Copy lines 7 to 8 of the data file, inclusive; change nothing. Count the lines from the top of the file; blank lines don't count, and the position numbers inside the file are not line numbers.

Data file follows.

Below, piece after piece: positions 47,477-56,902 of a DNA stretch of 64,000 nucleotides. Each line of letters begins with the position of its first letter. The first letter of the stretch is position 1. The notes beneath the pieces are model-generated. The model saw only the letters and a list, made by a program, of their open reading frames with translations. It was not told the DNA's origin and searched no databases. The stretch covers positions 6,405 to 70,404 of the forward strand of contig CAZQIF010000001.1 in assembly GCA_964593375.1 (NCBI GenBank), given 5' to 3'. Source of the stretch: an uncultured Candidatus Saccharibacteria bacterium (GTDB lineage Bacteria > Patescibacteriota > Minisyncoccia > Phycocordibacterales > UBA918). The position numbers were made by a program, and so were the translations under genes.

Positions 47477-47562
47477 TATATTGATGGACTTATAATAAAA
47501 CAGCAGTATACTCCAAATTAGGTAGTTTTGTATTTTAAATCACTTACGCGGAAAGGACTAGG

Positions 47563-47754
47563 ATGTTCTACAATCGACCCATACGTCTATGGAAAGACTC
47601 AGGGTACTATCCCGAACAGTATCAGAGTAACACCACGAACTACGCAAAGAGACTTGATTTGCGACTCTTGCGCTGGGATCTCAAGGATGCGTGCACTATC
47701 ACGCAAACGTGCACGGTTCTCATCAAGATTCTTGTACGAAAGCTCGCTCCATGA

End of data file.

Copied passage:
47601 AGGGTACTATCCCGAACAGTATCAGAGTAACACCACGAACTACGCAAAGAGACTTGATTTGCGACTCTTGCGCTGGGATCTCAAGGATGCGTGCACTATC
47701 ACGCAAACGTGCACGGTTCTCATCAAGATTCTTGTACGAAAGCTCGCTCCATGA